The seeds of Centaurea cyanus are one of the favourite foods of the European goldfinch.

Control of insect pests[edit]

Centaurea cyanus was found to produce volatiles attracting Microplitis mediator,[20] which is a major parasitoid of the cabbage moth (Mamestra brassicae), which is the most important pest of cabbage (Brassica oleracea) in central Europe. Planting Centaurea cyanus in cabbage fields as a companion plant was thus suggested as an alternative to the widespread use of insecticides to control Mamestra brassicae. Field experiments showed that planting Centaurea cyanus in cabbage fields at a density of 1 plant / m2 can result in a significant increase in parasitation of Mamestra brassicae larvae, predation of Mamestra brassicae eggs (e.g. by carabid beetles or spiders) and ultimately cabbage yield.[21]

Cultivation[edit]

Soil and climate requirements[edit]

Centaurea cyanus requires full sun and neutral (pH 6.6-7.5) to mildly alkaline (pH 7.6-7.8), moist and well-drained soil. However, Centaurea cyanus is quite tolerant to drought once established.[22]

Sowing[edit]

For summer-blooming plants, sowing should be executed in late spring. In moderate climates, however, it is also possible to sow Centaurea cyanus in early fall. In this case, plants will already start to flower in the following spring. Recommended spacing between plants is approx. 20 to 30 cm.[22] Centaurea cyanus can germinate from up to 10 cm depth, but the best result is obtained at 1 cm sowing depth.[23] Germination occurs quickly after sowing.

Fertilization and cultural practices[edit]

High phosphorus fertilization in mid-summer will increase flower production. Mulching is recommended to prevent drying out of the soil and exposure of the root system to the sun.[22]

Pests and diseases[edit]

In general, Centaurea cyanus is not very susceptible to pests and plant diseases. However, it may be affected by stem rot and stem rust if grown too tightly [22] or by powdery mildew.[24] Furthermore, aphids and leafhoppers can cause relevant damage to Centaurea cyanus.[22]

Seed harvesting[edit]

Seeds are harvested either by hand or, in an agricultural setting, with a seed harvesting machine. On average there are 97,000 seeds in a pound of cornflower seeds.[25]

Hand collecting can be time-consuming and yields are rather low.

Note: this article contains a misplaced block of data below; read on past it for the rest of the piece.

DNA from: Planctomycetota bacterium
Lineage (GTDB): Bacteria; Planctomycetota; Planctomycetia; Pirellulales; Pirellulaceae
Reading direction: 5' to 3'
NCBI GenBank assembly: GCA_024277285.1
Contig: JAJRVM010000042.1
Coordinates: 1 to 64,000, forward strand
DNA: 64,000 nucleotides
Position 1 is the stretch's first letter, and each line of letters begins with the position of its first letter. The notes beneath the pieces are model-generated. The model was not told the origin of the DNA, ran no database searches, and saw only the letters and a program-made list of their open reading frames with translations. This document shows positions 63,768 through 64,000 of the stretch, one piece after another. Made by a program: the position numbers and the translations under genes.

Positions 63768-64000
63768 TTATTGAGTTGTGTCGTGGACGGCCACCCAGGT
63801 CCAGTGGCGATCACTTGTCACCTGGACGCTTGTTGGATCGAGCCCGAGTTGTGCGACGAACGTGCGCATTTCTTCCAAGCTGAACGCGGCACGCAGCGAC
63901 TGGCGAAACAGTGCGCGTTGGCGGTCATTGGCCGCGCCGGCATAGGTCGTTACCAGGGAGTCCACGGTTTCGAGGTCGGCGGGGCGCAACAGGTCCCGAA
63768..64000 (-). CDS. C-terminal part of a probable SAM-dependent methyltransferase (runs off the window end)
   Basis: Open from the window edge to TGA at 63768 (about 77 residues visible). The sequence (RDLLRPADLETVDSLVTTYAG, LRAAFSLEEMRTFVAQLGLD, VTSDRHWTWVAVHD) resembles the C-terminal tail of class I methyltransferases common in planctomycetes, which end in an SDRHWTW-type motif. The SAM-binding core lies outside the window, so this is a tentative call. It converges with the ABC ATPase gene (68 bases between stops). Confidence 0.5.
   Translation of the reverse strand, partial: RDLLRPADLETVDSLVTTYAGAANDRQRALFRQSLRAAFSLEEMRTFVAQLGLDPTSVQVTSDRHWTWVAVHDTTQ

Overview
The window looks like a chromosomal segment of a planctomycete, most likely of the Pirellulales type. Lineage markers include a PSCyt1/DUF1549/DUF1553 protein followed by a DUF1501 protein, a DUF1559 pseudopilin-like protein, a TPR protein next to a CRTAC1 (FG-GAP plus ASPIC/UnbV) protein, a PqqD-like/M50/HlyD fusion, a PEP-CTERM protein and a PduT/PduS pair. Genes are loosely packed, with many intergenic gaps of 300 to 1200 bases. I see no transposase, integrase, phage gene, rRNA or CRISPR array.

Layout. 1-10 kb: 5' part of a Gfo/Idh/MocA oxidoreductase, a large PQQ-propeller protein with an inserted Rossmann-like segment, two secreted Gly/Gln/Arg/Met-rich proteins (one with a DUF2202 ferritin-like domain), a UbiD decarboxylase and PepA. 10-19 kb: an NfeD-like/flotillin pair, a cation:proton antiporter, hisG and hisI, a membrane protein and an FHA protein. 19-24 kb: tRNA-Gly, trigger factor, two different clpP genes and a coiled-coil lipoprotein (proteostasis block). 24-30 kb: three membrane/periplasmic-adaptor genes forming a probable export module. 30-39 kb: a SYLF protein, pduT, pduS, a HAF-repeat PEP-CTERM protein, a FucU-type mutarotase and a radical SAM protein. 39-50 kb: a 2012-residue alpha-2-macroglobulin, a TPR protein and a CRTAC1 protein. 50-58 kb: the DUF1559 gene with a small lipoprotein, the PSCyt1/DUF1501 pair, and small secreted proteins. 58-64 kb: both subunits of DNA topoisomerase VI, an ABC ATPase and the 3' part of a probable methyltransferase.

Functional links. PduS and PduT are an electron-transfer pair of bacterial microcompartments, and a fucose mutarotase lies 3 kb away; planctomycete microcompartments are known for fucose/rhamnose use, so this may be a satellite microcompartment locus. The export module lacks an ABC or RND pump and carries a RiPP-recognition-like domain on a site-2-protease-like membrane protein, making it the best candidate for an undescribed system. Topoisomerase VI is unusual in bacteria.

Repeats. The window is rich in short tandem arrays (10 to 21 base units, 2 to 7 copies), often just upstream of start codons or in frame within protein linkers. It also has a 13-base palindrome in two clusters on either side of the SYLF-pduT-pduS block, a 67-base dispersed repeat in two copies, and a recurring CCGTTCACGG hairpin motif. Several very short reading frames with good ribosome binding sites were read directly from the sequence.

A seed harvesting machine is more efficient than collecting the seeds by hand, but it is costly. The main principle of such a machine is that it brushes the ripe seeds off the plant and creates a cross flow fan action that generates sufficient air velocity to hold and gather the seeds into the seed bunker.[26]

Uses[edit]

Human food[edit]

The flowers of Centaurea cyanus can be eaten raw, dried or cooked.[27] Dried petals are used in teas and spices. Their main purpose is to add color to the drinks or foods. There are cheeses or oils that contain raw petals. Petals can also be added to salads, drinks or deserts for garnishing purposes in raw or dried form.

Ornamental use[edit]

Centaurea cyanus is used as an ornamental plant. There are varieties with blue, white, purple, pink or even black petals.

Pigment[edit]

The blue color of Centaurea cyanus is due to protocyanin, an anthocyanin pigment that is also found in roses.[28] Different anthocyanins derived from Centaurea cyanus are used as natural additives in food products, such as yoghurts.

Medicinal purpose[edit]

Centaurea cyanus contains a wide range of pharmacologically active compounds, such as flavonoids, anthocyanins and aromatic acids.[29] Especially the flower head finds application in herbal medicine, but leaves and seeds are also used for pharmacological purposes, albeit to a lesser extent.

In particular, extracts from the flower heads have anti-inflammatory properties used in the treatment of minor ocular inflammations.[30] Antioxidant properties are high due to ascorbic acid and phenolic compounds.[31] Furthermore, extracts of the flower head and vegetative parts of the plant were shown to have gastroprotective effects due to their content of quercetin, apigenin and caffeic acid derivates.[32]

Phytoremediation[edit]

Centaurea cyanus has been evaluated for phytoremediation of soils contaminated with lead. Inoculation of the contaminated soil with Glomus spp. (fungus) and Pseudomonas spp. (bacterium) would significantly enhance the biomass production and lead uptake of Centaurea cyanus.[33]

Folklore and symbolism[edit]

Bachelor's button, Basket flower, Boutonniere flower, Cornflower - 3.jpg

In folklore, cornflowers were worn by young men in love; if the flower faded too quickly, it was taken as a sign that the man's love was not returned.[34]:126